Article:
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Publication numberUS4758174 A
Publication typeGrant
Application numberUS 07/005,045
Publication dateJul 19, 1988
Filing dateJan 20, 1987
Priority dateJan 20, 1987
Fee statusPaid
Publication number005045, 07005045, US 4758174 A, US 4758174A, US-A-4758174, US4758174 A, US4758174A
InventorsLeonard H. Michaels, Robert A. Miller
Original AssigneeMolex Incorporated
Export CitationBiBTeX, EndNote, RefMan
External Links: USPTO, USPTO Assignment, Espacenet
Environmentally sealed electrical connector
US 4758174 A
Abstract
An electrical connector includes opposed matable halves. Each half of the connector includes a rigid outer shell and a one-piece molded elastomeric insert frictionally retained in the respective outer shell. The inserts frictionally retain appropriate electrical terminals. Keys on the inserts cooperate with keyways on the outer shell to ensure proper alignment and polarization. One of the outer shells is mechanically crimped to the cable to provide strain relief and an environmentally sealed connection. One of the inserts is provided with an outwardly extending sealing flange which is tightly urged into contact between the opposed outer shells for environmental sealing. The forward end of one insert defines a peripheral lip which is urged into tight engagement with the mating face of the opposed insert to further contribute to environmental sealing. A right angle adapter molded from an elastomeric material can provide a strain relief transition of the cable through a right angle bend.
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Claims(12)
We claim:
1. An environmentally sealed electrical connector comprising:
first and second rigid outer shells, each including opposed mating and back ends and an aperture extending therebetween; and
first and second inserts, each being of unitary construction and molded from elastomeric material, said first and second inserts each including opposed mating and back ends and each including at least one aperture extending entirely between the mating and back ends for receiving an electrically conductive terminal, the back end of said first elastomeric insert being frictionally retained in the aperture of the first outer shell, said mating end of said first insert being frictionally but removably disposed in the aperture of the second outer shell, said first insert further comprising a sealing flange extending outwardly therefrom and continuously around the first insert intermediate the opposed mating and back ends thereof, said sealing flange of said first insert being compressed between the mating ends of the first and second outer shells, said second insert being frictionally retained in the aperture of the second outer shell with the mating end of the second insert being in direct abutment with the mating end of the first insert, whereby the sealing flange provides an environmental seal between the first and second outer shells.
2. An electrical connector as in claim 1 wherein the mating end of the first insert includes a peripheral lip extending thereabout, said peripheral lip being compressed in direct contact with the mating end of the second insert.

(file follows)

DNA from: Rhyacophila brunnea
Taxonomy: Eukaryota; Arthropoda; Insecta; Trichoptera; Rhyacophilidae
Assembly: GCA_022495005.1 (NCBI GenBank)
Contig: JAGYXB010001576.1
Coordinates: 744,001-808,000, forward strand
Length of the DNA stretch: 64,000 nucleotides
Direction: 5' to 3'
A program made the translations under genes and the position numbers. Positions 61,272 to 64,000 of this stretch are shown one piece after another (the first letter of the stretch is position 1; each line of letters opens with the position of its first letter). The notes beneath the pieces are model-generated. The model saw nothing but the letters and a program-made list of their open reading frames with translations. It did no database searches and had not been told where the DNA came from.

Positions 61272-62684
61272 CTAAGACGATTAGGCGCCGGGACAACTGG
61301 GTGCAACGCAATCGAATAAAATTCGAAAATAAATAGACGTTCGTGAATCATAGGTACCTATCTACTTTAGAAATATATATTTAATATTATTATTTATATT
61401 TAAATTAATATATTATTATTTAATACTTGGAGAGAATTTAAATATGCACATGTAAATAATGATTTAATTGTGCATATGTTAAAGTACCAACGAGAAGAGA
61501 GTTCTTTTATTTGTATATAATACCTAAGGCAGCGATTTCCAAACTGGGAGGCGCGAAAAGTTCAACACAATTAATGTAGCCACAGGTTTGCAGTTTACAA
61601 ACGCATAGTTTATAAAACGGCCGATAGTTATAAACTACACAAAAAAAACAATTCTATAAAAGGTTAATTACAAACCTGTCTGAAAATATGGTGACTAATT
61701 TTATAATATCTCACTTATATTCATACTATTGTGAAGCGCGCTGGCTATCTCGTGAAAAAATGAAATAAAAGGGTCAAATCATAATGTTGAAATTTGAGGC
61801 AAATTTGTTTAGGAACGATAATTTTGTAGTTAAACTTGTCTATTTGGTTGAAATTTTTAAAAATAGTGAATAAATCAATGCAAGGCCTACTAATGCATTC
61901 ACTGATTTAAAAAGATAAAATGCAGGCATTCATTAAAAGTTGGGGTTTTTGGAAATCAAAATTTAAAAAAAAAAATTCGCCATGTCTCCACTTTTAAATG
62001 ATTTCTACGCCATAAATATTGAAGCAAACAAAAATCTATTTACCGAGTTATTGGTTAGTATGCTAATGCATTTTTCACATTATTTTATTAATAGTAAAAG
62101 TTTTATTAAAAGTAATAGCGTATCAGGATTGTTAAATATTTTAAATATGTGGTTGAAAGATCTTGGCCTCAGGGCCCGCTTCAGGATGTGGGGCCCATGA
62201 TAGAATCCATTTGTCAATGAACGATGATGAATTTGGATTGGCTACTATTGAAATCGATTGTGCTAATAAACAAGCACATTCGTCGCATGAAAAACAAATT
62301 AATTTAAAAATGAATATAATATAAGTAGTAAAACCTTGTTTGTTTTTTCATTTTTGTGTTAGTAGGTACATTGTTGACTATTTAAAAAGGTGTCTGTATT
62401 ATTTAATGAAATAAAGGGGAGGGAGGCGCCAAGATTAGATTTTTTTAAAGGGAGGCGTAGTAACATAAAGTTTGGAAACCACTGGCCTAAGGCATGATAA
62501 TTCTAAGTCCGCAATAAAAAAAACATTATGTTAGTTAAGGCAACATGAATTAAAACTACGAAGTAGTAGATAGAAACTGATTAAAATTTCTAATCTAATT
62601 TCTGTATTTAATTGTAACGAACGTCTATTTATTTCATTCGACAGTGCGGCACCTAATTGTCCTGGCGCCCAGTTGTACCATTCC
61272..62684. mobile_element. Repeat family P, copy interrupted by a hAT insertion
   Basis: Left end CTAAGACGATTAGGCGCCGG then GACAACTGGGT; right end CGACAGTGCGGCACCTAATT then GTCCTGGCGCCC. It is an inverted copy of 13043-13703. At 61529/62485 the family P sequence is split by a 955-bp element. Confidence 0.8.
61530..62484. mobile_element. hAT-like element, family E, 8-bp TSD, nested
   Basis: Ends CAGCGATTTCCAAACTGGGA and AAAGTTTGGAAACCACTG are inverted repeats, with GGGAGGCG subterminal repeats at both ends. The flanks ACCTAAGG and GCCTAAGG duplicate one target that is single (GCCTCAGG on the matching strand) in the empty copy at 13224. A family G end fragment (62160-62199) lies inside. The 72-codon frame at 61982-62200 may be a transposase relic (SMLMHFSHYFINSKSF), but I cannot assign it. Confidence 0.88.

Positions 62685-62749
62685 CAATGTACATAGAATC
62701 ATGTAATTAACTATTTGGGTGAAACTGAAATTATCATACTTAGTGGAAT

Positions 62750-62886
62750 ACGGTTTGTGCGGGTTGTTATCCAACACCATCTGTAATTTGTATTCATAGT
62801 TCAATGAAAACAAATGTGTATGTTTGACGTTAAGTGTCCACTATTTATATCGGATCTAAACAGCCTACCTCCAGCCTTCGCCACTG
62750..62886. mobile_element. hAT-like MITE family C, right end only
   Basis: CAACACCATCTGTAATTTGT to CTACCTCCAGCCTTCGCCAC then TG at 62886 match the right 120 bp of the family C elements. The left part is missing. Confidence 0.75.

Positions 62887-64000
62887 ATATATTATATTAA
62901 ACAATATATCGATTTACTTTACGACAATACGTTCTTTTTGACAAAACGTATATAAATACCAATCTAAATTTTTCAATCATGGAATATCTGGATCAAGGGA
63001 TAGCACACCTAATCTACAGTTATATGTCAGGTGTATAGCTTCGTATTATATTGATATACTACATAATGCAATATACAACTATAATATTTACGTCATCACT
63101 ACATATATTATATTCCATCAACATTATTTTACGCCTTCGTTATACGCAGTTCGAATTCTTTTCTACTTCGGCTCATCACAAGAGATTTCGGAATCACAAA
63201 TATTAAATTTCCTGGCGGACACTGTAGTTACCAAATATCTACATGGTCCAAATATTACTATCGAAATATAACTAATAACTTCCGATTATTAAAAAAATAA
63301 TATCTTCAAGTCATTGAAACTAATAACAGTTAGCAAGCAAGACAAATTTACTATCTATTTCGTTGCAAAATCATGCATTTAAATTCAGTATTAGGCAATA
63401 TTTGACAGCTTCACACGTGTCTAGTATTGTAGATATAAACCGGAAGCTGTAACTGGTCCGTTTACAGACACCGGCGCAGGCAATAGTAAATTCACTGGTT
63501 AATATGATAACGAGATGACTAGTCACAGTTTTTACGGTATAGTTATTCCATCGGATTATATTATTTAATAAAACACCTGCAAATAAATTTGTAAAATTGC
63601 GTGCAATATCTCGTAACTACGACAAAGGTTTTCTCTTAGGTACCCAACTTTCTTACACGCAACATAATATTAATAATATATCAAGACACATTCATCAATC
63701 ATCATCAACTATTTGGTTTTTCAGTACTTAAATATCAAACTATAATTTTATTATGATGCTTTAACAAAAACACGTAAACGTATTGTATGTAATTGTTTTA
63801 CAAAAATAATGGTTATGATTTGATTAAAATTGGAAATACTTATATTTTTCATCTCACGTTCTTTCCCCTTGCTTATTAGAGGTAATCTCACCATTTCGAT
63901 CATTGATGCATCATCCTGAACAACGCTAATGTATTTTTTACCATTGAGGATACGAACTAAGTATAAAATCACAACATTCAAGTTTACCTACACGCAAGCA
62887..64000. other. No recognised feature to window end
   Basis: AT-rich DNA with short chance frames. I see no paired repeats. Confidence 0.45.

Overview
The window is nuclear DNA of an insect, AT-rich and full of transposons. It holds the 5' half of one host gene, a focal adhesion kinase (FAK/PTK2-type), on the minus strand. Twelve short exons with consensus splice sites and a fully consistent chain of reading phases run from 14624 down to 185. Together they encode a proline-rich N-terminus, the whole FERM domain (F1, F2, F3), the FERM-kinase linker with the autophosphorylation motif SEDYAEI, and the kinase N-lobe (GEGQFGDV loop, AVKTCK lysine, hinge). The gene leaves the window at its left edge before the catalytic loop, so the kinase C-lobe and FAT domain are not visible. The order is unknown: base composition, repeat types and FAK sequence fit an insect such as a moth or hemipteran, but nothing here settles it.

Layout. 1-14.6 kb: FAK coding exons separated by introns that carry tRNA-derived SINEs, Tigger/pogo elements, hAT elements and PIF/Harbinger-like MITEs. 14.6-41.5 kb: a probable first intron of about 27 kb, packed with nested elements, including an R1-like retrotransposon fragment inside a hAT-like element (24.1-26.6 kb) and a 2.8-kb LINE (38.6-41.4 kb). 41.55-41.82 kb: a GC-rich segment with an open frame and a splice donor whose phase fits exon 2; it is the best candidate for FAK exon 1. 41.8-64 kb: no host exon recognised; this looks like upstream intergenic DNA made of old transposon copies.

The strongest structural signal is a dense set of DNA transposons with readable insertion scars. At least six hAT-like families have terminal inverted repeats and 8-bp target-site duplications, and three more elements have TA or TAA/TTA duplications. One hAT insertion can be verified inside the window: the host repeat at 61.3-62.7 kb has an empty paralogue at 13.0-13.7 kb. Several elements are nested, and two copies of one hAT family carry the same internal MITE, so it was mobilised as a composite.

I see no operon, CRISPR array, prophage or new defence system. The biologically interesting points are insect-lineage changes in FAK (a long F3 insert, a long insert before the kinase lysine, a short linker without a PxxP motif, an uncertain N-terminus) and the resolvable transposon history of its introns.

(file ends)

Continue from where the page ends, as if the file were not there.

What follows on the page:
3. An electrical connector as in claim 1 wherein the first and second inserts each are provided with at least one key extending outwardly therefrom, and wherein at least one of said outer shells is provided with a keyway dimensioned to receive the keys of said first and second inserts.
4. An electrical connector as in claim 1 wherein the aperture of the second outer shell is dimensioned such that the mating face of the second insert is seated within the aperature of said second outer shell at a distance from the mating face of said second outer shell substantially equal to the distance between the mating face of the first insert and the sealing flange thereof.
5. An electrical connector as in claim 1 further comprising coupling means for retaining said first and second outer shells in contact with the sealing flange of said first insert.
6. An electrical connector as in claim 5 wherein the second outer shell includes an array of external threads adjacent the mating end thereof and wherein the coupling means comprises a coupling nut rotatably mounted to the first outer shell and threadably connectable to the external threads of the second outer shell.
7. An electrical connector as in claim 6 wherein the second outer shell includes a gripping portion of noncircular cross-sectional configuration intermediate the opposed ends thereof, said gripping portion facilitating the threaded mounting of said coupling nut to said external threads of said second outer shell.
8. A connector as in claim 1 further comprising a cable extending through the back end of the first outer shell, said first outer shell being crimped inwardly at a plurality of locations adjacent said back end thereof to mechanically engage the cable.
9. A connector as in claim 8 wherein the back end of said first outer shell is flared outwardly to facilitate positioning of the cable therein.
10. An electrical connector as in claim 9 wherein the first outer shell is formed from a metallic material.
11. An electrical connector as in claim 1 wherein the second outer shell is formed from a glass filled polyester material.